Another Analysis of Turkish Referendum: A New Turkish Brand?

As  my beloved home country, Turkey, has just voted “yes” on proposed constitutional changes that made current president Recep Tayyip Erdogan pretty much president until 2029* and gave him extensive powers that will (I guess) enable him to enact all the policies he did not have the resources to enact  – despite being in politics since 1983, an elected official from 1994 to 1998, and controlling the executive branch since 2002, controlling the executive branch with little to no opposition from the legislative branch since 2007, with little to no opposition from the judiciary branch since 2010.

But anyway, I digress. Where was I? Yes, Turkish brand. So, what will happen to the Turkish brand? Well, Turkish brand will both benefit from the results and be damaged, almost, beyond repair.

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At least they can spell “referendum”

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My book on Foreign Policy and Public Diplomacy

My book, Public Diplomacy and the Implementation of Foreign Policy in the US, Sweden and Turkey, is finally out! Here is the link from the publisher and Amazon.com.

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The cover image portrays “networks” and “relational public diplomacy”

 

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Lose-lose deal in soft power: Turkey and the Netherlands

By now, most of us have heard about the tension between Turkey and the Netherlands (and for those who have not heard about it, CNN has a nice summary). As both countries are heading into elections, they once again showed us that the combination of “irrational voters” and “universal suffrage” might lead to really crazy rhetoric. I argue that this focus on “winning” the elections also influences how Turkey and the Netherlands portray the events in the international arena. And when everybody tries to win the game of soft power, everybody loses. Here is why and how:

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That is not how soft power works: A rant and an ad

With the proposed budget cuts for the U.S. State Department – and USAID -, we once again started seeing soft power discussions on mainstream news outlets. For a scholar, seeing his/her research topic on news outlets is an interesting experience. On one hand, it is a validation of one’s research and academic expertise. If people are talking about your research topic, you are not irrelevant. On the other hand, after hearing the arguments made, all you want to do is to yell “YOU ARE ALL WRONG”. Well, thanks to internet, it is a lot easier to yell that!

You are all wrong, your understanding of soft power is incomplete and flawed. Here is why:

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<advertisement> There is an edited book, available here, on the topic. I have a chapter on soft power and public diplomacy </advertisement>.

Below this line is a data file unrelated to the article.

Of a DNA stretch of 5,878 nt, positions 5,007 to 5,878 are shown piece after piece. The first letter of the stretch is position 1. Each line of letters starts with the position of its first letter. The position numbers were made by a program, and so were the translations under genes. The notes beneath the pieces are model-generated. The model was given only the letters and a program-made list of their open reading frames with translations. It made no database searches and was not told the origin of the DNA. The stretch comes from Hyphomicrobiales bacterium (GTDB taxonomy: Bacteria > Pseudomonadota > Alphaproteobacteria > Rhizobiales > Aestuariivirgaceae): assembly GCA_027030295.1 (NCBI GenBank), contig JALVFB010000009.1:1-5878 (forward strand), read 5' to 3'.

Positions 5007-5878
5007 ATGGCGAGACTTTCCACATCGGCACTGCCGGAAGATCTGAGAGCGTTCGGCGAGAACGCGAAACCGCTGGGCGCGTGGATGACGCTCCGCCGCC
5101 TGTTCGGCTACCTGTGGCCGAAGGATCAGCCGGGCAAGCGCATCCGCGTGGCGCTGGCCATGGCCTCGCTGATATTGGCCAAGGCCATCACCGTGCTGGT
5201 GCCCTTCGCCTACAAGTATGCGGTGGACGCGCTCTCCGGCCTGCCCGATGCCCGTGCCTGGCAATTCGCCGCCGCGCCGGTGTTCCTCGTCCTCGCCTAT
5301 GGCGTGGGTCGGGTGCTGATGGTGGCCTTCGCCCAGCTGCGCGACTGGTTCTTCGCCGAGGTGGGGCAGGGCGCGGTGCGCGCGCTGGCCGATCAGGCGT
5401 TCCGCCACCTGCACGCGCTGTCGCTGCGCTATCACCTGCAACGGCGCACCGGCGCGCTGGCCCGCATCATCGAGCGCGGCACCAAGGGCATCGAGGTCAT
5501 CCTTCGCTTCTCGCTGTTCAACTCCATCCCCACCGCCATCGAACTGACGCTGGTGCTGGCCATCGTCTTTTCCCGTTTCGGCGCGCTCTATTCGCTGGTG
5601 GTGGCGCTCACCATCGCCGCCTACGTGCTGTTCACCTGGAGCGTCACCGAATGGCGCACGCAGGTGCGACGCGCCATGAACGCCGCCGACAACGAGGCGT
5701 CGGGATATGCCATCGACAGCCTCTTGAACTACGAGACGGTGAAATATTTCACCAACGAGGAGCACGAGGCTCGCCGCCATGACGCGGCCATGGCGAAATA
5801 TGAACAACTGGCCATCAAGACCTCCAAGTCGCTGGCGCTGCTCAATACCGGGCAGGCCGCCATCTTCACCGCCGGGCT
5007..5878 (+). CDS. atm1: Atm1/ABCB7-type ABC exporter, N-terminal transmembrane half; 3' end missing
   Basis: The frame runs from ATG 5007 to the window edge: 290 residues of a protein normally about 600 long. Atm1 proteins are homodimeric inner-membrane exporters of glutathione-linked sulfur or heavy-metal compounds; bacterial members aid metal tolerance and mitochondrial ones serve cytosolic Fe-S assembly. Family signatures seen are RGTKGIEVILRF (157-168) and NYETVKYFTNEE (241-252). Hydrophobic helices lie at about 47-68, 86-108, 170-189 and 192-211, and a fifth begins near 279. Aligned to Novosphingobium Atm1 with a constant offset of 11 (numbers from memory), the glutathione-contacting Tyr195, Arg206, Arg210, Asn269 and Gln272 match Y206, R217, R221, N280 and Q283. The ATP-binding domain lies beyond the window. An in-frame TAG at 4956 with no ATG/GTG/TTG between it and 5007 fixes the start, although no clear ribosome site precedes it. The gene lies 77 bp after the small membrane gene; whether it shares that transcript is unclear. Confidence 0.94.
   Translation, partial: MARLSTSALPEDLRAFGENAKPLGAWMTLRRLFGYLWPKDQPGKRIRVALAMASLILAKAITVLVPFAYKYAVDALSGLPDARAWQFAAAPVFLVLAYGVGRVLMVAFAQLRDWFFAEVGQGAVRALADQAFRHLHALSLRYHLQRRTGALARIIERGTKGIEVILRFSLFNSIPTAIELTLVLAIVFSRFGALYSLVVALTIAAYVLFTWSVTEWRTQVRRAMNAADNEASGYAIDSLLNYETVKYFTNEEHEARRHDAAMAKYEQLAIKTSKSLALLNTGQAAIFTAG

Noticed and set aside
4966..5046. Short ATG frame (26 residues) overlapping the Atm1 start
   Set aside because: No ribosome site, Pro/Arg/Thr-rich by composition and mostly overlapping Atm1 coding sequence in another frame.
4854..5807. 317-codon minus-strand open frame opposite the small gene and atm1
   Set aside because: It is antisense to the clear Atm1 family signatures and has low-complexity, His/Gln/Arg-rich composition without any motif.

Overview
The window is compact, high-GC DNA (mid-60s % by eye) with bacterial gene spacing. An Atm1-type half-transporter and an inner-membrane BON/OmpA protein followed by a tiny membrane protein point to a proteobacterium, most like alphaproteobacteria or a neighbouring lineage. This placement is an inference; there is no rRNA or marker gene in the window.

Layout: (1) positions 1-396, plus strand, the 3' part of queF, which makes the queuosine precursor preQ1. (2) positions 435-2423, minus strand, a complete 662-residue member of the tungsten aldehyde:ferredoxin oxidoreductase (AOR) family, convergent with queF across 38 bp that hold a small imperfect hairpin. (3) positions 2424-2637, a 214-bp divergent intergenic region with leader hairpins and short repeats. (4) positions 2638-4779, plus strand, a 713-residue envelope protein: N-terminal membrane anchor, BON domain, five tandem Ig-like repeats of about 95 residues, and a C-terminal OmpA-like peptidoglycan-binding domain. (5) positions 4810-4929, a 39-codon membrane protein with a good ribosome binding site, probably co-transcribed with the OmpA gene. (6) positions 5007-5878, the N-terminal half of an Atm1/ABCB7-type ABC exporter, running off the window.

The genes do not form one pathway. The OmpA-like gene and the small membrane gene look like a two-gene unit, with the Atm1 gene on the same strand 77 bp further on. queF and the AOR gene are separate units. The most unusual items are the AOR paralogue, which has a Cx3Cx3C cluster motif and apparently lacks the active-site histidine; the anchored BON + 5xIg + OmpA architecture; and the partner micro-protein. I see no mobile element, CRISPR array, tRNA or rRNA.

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Four Suggestions for the Future of Place Branding Research

In my sixth and last post as an Academic Observer on Place Brand Observer, I talked about the future of place branding research. I combined what ‘might’ happen given the existing body of literature and what ‘should’ happen if we want to have a larger impact on the society.

You can read the full post on Place Brand Observer.

Repositioning Turkish Brand after the Coup Attempt

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Image taken from Time magazine / AFP PHOTO / Bulent KILICBULENT KILIC/AFP/Getty Images

When I accepted to serve as Academic Observer for The Place Brand Observer, I created a list of topics for all my posts for the upcoming six months. For my fifth post, I was planning to write about partnerships between scholars/academic institutions and branding agencies. However, given the fact that I am living in Istanbul during really “interesting” times, I decided to discuss what academia has to offer to practitioners who want to brand cities, regions or countries in such turbulent times.

You can read the full post on the Place Brand Observer.

Who Cites Whom in Place Branding?

In my quest to blog regularly for the Place Brand Observer, I published my fourth post where I pose a structural question within the field of place branding. Who do we cite? Which are some of the more important works? Are there any groupings based on co-citation similarities?

For this purpose, I went to the Web of Science database and downloaded bibliographic information on all articles that had “place branding”, “city branding”, “country branding” or “nation branding” as their topic.

If you are interested in learning more, you can read the full blog post on the Place Brand Observer.

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